Twitching With The Twitcher Jig
By: Mark Romanack with Jarod Higginbotham
One of the cool things about sport fishing is there is always something new and interesting to try. When it comes to catching coho or cut throat trout the traditional methods of casting spinners, back-trolling plugs and back-bouncing spawn have caught fish for decades. The new kid on the block is a jig casting technique called “Twitching”.
“The new Twitcher Jig is most effective way of catching coho in rivers I’ve ever seen,” says Jarod Higginbotham of Yakima Bait Company. “Not only is this presentation simple and easy to master, it works in rivers, lakes and estuaries everywhere coho are found.”
The Twitcher jig features a darter style head that imparts action when the jig is hopped or twitched. The body of the Twitcher Jig is made up of a mixture of rabbit fur, Maribou and squid tentacles that combine to create a jig with a pulsating action in the water. The hook is a 4Xs strong 4/0 size that is ideal for hooking and holding powerful fish.
Twitcher Jigs come in three sizes including a 3/8, 1/2 and 3/4 ounce versions making them ideal for casting in different water depths and current speeds. The Twitcher Jig is also offered in 18 different fish catching colors.
“When casting in rivers, I suggest making a long cast quartering slightly upstream,” advises Higginbotham. “Let the jig sink to bottom and then using aggressive rod strokes, jig, hop or snap the Twitcher Jig off bottom and let it sink on a slack line. Drop the rod tip, reel up the slack and give the jig another aggressive pop.”
This exaggerated jigging presentation is duplicated over and over again until the cast is completed. “The cadence or how fast the Twitcher Jig is worked changes from day to day,” adds Higginbotham. “Some days they want it darting aggressively and moving fast. Other days you have to tone down the presentation a little to help trigger strikes.”
Twitching with the Twitcher Jig is something that any angler can master with just a little practice. Strikes are explosive making this presentation one of the most exciting ways to catch salmon ever developed.
The ideal rod for Twitching is a seven foot/six inch spinning rod with a medium or medium/heavy action. Match this rod up to 3500 or 4000 size spinning reel loaded with 40 to 50 pound test super braid line. Braid lays on spinning reels best when a small amount of monofilament line is spooled on first and the braid added as a top dressing.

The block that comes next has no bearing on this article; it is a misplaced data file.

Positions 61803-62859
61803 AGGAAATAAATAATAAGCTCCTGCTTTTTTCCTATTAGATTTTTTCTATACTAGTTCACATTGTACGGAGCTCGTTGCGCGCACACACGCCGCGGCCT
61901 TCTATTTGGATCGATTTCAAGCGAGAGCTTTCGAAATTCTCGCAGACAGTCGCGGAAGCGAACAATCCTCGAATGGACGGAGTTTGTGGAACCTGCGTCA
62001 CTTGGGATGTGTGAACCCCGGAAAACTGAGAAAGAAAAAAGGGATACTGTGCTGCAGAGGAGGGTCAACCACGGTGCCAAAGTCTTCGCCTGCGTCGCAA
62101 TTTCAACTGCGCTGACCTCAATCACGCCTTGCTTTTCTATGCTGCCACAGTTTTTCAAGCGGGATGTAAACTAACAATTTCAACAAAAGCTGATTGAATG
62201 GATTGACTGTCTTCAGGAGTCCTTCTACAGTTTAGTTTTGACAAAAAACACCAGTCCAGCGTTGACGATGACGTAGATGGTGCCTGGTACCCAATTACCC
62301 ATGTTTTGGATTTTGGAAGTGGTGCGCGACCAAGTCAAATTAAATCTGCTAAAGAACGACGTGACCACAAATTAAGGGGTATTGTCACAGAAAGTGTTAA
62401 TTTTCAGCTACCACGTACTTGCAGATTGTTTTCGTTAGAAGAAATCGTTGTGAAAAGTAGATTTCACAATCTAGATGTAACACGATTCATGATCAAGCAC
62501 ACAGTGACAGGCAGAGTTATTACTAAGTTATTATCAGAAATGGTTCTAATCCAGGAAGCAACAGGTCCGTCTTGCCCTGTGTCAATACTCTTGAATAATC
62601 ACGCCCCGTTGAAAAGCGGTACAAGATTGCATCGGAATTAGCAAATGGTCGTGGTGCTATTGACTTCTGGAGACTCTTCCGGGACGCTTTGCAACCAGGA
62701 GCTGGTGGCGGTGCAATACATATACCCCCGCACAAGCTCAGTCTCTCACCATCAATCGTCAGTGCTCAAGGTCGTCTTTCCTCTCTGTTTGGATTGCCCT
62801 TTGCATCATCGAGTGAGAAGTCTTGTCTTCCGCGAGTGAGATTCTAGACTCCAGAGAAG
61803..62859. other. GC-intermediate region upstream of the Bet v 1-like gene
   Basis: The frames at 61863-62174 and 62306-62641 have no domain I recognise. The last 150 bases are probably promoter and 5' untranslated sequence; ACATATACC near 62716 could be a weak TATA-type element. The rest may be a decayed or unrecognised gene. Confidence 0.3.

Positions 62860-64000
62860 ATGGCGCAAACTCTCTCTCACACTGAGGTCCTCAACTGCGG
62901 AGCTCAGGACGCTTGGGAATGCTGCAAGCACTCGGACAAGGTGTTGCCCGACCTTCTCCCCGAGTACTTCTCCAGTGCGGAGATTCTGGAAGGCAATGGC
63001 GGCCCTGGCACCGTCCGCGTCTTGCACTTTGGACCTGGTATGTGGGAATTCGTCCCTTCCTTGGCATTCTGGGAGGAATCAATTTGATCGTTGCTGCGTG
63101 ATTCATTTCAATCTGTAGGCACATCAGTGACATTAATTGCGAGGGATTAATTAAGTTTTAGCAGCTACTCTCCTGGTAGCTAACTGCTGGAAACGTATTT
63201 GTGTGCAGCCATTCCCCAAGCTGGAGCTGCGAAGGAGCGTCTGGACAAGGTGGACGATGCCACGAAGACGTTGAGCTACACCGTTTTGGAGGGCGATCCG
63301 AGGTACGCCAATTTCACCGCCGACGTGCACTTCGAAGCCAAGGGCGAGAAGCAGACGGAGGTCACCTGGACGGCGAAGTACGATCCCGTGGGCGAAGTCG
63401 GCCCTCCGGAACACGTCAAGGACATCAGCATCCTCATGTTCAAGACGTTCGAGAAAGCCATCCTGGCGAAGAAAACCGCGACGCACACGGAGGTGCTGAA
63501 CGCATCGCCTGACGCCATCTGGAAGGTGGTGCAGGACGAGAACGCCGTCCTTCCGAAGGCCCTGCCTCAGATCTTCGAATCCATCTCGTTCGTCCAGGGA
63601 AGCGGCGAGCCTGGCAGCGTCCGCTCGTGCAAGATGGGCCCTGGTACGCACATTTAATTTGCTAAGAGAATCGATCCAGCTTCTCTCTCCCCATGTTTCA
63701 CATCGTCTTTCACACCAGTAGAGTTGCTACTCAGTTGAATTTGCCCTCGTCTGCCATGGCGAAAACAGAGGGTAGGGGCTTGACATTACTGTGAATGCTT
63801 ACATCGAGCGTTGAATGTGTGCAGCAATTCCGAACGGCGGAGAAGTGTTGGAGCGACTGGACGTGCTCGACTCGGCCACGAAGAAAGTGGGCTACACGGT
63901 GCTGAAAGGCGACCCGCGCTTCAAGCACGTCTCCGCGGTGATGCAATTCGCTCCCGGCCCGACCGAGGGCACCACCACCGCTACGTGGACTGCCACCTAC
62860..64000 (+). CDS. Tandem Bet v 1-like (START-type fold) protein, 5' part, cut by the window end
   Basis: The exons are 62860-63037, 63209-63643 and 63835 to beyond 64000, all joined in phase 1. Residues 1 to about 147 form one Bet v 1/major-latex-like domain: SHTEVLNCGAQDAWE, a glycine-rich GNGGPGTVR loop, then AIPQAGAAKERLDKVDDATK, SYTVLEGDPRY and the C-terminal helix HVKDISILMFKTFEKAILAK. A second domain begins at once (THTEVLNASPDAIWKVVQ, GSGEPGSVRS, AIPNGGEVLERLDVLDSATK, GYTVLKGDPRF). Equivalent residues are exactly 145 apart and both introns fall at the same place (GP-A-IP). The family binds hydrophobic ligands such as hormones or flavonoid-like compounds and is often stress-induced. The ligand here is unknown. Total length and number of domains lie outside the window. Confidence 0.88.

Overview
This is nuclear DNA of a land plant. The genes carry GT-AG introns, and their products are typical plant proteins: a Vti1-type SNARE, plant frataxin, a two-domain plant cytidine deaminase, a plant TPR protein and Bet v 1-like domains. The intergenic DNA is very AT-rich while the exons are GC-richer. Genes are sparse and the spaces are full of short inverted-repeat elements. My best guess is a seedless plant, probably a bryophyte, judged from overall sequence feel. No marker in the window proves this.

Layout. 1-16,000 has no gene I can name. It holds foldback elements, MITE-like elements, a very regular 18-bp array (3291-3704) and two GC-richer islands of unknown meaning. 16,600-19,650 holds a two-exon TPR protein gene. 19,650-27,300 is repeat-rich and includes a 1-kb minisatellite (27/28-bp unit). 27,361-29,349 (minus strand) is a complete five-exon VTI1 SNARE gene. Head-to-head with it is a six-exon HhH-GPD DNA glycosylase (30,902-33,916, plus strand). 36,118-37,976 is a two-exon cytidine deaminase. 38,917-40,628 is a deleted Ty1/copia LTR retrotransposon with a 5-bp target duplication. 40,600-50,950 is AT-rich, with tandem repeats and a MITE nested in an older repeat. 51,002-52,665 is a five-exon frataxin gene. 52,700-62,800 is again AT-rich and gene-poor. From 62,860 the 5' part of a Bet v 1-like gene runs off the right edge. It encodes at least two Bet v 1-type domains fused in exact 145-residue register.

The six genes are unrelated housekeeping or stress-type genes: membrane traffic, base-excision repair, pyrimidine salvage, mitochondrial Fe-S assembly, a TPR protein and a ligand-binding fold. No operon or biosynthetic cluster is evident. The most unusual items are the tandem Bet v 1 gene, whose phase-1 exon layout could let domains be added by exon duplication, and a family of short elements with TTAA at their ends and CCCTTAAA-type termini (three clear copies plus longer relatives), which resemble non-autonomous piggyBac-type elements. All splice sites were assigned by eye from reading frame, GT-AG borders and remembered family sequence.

“Some anglers tie their Twitcher Jig directly to the braided line,” says Higginbotham. “I personally prefer to tie in a three foot long shock leader of 20# test monofilament line or fluorocarbon leader material. The shock leader helps to prevent breaking off fish on the hook set.”
Anglers who are tying the braid directly to the jig are best equipped with a black, smoke, green or other low visibility braided line. When using a shock leader, high visibility super braid makes it easier to detect strikes, especially when making long casts.
While the Twitcher Jig was designed with coho or cut throat in mind, this presentation also catches silver salmon, chinook, pink and Atlantic salmon. Anglers are also having great success targeting steelhead and stream trout using this unique Twitching presentation.
Casting is the best way to target most salmon and trout, but in the case of lake trout the Twitcher Jig can also be vertical jigged effectively.
WRAPPING IT UP
Twitching for salmon has flat out stolen the show among anglers on the west coast and this unique presentation has penetrated many other areas where salmon are found. It’s hard to beat the excitement of catching salmon on light gear, feeling the strike and setting the hook into stubborn fish. Casting the Twitcher Jig is just one more chapter in the book of salmon fishing. The Yakima Bait Twitcher Jig is available at fine sporting goods retailers everywhere.